When it comes to a fridge cleanout, there’s nothing like a frittata. As long as you have eggs and maybe some cheese on hand, you can turn just about any leftovers, cured meats, or surplus produce into a lovely meal. This is also handy if, like me, you sometimes forget about that mostly-unused carton of eggs in the back of the fridge until it’s a few days past the sell-by date.
On my most recent fridge raid, I found the aforementioned forgotten eggs, an onion, the greens from a bunch of kohlrabi, and a handful of blue cheese crumbles. I had a hunch that the bitter greens would go nicely with the salty-funky cheese, and the eggs needed using, so a frittata it was. I threw it together while taking a lunch break from work and ate a wedge of it out of hand while catching up on email. It was the perfect quick, nourishing desk lunch, but also something I could easily see serving guests or packing along on a picnic. I wrapped and fridged the leftover wedges and ate them for lunch the rest of the week.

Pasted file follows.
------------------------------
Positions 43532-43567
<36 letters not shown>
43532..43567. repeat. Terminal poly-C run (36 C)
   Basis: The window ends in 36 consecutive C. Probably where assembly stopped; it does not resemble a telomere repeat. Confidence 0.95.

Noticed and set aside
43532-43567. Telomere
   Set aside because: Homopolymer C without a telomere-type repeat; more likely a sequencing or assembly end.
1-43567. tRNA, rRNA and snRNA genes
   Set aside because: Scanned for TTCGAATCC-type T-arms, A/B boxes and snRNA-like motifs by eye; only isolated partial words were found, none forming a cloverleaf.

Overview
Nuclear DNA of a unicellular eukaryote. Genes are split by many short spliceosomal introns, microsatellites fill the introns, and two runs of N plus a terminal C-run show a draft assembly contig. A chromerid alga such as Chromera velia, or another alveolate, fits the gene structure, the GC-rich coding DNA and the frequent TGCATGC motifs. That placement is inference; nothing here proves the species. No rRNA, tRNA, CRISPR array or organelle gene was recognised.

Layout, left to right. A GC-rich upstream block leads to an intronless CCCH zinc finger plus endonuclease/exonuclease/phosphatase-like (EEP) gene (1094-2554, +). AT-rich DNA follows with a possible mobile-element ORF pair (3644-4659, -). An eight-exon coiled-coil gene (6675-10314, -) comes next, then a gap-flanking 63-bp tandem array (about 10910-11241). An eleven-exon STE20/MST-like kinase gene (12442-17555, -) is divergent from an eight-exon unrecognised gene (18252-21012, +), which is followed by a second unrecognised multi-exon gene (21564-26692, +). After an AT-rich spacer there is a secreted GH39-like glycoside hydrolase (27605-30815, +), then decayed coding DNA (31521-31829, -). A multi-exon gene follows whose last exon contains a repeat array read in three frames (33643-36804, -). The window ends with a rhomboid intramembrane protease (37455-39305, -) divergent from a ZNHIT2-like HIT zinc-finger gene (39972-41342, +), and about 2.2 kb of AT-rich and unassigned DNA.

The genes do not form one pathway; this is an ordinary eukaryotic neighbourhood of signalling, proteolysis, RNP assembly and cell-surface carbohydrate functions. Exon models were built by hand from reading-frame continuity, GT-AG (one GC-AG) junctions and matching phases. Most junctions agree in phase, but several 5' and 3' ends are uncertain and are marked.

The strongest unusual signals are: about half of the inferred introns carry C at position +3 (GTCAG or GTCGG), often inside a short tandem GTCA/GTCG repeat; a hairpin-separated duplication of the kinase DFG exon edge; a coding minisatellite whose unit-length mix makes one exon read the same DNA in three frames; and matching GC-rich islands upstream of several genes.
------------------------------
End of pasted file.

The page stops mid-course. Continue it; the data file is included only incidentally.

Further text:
The texture of the greens really made this. I could have cooked them down to a frozen-spinach consistency and squeezed them dry. But I decided to risk some extra moisture, and just barely wilted them in a skillet. It was the right call. The greens kept a lovely supple almost-crunch, and the pieces closest to the top crisped in the oven and turned kale-chip-like. The moisture from the greens made the underside of the frittata a little damp, but a quick swipe with a paper towel fixed that problem.
The one drawback of making frittata is that it often requires specific equipment. To make it the way I make it, you need a 10-inch skillet that is both oven-safe and nonstick enough for eggs. Regular nonstick would work, as would very well-seasoned cast iron (which is what I use). If you don’t have a pan that works, you can pre-cook the vegetables in any old skillet, then transfer them to a greased and parchment-lined 9-inch cake pan. Add the cheese and eggs as directed in the recipe, and keep an eye on the frittata as it bakes–it may need another minute or two to compensate for the different pan size.